Taichi’s triple-teamed into a German suplex that almost ends things, before somehow Taichi takes down the ref as he took a back cracker. What in the world? Iizuka’s got his funky oven glove and jabs it at a springboarding Rocky, as the Suzuki-gun trio put the boots to SHO. I’m getting bored again as he mounted a comeback, only to get knocked down by a Taichi headkick… and now he remembers about his rip off pants, as SHO gets shoved into a superkick for the win. Thank CHRIST that is over. I get this was two heavyweights and a junior against three juniors, but even Young Lions get more offence in than this! This wasn’t good, and if I never have to speak of this match again, it’ll be too soon. DUD.
Post match, Taichi heads to the commentary booth… fortunately he puts on a t-shirt and shorts before the next match.
Tomohiro Ishii & Toru Yano vs. Togi Makabe & Toa Henare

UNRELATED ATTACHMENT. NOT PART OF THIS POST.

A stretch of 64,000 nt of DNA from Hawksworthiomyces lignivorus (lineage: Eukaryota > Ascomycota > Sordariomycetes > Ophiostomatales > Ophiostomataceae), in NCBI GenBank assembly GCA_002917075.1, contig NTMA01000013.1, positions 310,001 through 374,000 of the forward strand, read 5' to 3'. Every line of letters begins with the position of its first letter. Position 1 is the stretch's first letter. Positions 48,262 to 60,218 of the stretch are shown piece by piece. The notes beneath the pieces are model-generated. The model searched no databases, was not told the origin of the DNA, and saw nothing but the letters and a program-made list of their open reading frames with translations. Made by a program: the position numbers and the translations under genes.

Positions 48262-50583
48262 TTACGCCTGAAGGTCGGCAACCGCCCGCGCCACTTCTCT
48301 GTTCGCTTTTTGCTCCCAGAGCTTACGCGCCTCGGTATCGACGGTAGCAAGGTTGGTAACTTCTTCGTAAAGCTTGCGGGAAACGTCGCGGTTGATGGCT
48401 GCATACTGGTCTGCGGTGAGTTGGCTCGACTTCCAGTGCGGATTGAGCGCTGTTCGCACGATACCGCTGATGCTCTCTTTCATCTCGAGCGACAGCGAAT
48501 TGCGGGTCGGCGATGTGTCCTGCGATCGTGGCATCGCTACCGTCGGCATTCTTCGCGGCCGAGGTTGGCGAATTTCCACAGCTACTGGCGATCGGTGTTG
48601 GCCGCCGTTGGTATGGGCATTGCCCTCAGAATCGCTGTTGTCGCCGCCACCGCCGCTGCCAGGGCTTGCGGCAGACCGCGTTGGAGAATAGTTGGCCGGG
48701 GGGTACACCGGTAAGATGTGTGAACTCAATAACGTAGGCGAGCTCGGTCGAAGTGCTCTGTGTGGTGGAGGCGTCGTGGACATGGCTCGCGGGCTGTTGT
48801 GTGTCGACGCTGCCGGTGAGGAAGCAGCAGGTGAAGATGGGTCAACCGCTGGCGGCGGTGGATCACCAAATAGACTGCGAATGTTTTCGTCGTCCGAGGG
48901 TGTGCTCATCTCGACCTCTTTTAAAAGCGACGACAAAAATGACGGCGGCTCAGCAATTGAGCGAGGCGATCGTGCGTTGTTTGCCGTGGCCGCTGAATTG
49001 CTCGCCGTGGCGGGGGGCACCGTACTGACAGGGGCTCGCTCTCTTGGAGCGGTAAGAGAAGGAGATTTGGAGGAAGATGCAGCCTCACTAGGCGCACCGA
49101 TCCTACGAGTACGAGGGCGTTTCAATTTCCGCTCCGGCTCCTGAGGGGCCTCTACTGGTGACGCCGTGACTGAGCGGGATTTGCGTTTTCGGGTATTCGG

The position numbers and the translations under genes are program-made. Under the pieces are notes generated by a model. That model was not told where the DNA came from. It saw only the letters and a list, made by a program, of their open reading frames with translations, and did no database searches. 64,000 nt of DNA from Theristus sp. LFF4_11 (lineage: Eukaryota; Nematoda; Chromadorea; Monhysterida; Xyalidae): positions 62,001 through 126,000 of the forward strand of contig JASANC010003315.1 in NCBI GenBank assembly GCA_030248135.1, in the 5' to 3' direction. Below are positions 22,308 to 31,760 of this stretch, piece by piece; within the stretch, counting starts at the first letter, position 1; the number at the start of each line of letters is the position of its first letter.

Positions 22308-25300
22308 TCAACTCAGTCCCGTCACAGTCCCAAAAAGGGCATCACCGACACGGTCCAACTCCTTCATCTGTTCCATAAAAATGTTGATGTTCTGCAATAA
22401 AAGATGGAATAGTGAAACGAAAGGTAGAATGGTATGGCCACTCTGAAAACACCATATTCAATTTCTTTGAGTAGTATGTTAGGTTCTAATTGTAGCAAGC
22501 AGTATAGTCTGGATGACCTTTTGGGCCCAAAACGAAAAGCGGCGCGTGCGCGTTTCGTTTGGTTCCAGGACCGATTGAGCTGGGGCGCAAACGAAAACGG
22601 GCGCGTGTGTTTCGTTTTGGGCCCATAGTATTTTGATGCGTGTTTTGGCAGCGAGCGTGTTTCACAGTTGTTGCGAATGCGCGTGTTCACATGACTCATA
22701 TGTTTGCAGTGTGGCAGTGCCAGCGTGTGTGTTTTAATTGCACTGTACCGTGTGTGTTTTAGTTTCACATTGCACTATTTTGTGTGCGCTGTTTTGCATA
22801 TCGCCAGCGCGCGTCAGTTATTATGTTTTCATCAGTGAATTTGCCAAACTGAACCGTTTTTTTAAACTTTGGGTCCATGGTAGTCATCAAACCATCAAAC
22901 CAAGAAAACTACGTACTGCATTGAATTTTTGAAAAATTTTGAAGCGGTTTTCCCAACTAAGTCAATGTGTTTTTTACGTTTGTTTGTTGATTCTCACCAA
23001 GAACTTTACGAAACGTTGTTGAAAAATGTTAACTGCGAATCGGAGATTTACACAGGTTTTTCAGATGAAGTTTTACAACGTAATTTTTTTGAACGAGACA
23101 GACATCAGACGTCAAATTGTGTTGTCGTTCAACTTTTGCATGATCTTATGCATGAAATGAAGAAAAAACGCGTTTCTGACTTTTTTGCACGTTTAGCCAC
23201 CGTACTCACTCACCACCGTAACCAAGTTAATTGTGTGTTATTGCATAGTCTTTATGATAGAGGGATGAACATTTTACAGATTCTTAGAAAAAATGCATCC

I heard you like seeing Ishii killing recently-graduated Young Lions?
The overdubbing for Makabe’s theme is a little iffy, as we hear more than a little Led Zep underneath it, and it’s Makabe who starts, reacting to Yano’s shtick by whacking him in the back of the head. He even spoofs it, before tagging out to Henare, who only had eyes for Ishii.
He’ll learn one day. Today wasn’t that day, as he went straight at him with forearms, before popping up from a brainbuster as Ishii… sent him flying with a shoulder barge. To his credit, Henare’s right back up as he took Ishii outside for a whip into the guard rails, before he’s sent there himself. Yano takes the time to undo the turnbuckle padding as Ishii and Henare almost fought to the back, before returning as Henare was isolated in that exposed corner.